In the initially primitive, then more developed societies that took shape, people sought explanations for phenomena of a world that they found mysterious, the events that shaped their lives, including: birth, death, fertility, natural disasters (such as drought, rain, storms, earthquakes), shooting stars and meteorites; however, they also wished to find means of protecting themselves from wild animals, the various natural disasters, illnesses, at tacks from other tribes, both invisible and visible dangers.
As a result, they developed beliefs, myths and associated rites and ceremonies in which amulets, talismans and beads served as objectified instruments.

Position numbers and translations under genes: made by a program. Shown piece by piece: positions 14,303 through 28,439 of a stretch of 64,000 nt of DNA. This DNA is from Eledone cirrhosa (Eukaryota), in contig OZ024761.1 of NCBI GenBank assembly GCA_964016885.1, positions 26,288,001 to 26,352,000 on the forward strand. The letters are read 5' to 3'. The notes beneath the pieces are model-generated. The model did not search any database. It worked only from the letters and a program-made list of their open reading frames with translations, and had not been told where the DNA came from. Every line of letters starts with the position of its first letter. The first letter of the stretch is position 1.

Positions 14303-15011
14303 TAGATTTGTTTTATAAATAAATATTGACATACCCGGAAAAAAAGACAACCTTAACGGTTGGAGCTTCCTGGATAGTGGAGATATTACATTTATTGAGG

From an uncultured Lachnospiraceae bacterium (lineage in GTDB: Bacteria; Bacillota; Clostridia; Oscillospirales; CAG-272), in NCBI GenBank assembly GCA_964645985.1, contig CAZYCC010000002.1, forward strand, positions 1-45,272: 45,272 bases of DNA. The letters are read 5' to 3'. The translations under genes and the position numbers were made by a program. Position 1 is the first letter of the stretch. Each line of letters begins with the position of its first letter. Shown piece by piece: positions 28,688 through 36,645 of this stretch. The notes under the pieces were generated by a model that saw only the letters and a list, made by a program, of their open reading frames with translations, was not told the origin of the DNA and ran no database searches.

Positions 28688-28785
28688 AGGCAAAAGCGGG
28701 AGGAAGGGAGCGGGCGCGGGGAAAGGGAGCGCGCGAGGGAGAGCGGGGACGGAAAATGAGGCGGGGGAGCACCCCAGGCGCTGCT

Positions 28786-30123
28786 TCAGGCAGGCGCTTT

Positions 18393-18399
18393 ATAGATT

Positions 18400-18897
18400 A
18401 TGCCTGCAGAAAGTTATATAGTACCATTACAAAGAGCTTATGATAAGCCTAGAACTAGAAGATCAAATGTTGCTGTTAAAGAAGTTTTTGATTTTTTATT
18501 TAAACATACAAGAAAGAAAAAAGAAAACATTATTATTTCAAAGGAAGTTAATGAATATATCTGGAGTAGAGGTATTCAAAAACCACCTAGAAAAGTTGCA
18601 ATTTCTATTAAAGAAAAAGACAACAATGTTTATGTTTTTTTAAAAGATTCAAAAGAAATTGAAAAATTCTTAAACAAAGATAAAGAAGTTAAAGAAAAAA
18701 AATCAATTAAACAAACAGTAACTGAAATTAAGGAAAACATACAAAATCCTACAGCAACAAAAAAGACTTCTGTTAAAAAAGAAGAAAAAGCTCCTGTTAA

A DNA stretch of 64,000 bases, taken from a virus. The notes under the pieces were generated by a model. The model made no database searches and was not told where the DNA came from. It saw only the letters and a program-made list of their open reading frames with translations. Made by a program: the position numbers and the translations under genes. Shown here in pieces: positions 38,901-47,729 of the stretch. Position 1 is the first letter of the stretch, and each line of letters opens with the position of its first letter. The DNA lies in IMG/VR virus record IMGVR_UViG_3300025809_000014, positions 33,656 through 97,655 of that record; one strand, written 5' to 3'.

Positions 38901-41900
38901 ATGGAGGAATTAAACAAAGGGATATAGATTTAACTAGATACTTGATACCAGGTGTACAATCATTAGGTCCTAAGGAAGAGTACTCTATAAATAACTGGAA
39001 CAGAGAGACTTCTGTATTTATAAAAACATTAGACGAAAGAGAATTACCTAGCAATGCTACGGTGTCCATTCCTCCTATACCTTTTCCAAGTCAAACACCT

The anthropomorphic amulets and talismans were probably depictions of gods, superior personages in human form, or possibly rulers who provided protection, redemption and ‘divine powers’ to their wearers, allowing them to battle evil, cruel spirits and demons and to find solutions to the problems of their lives. Some of the amulets and talismans were probably also accompanied by rituals in which singing, changing and some primitive percussion instruments or drums, played important roles. The rites were used to express the desire for prosperity, happiness, health and wealth, to invoke good spirits, and in praying to gods and requesting protection. Similar ceremonies still exist today among the Southeast Asian jungle tribes and groups that live outside industrial civilization.
Dr. István Zelnik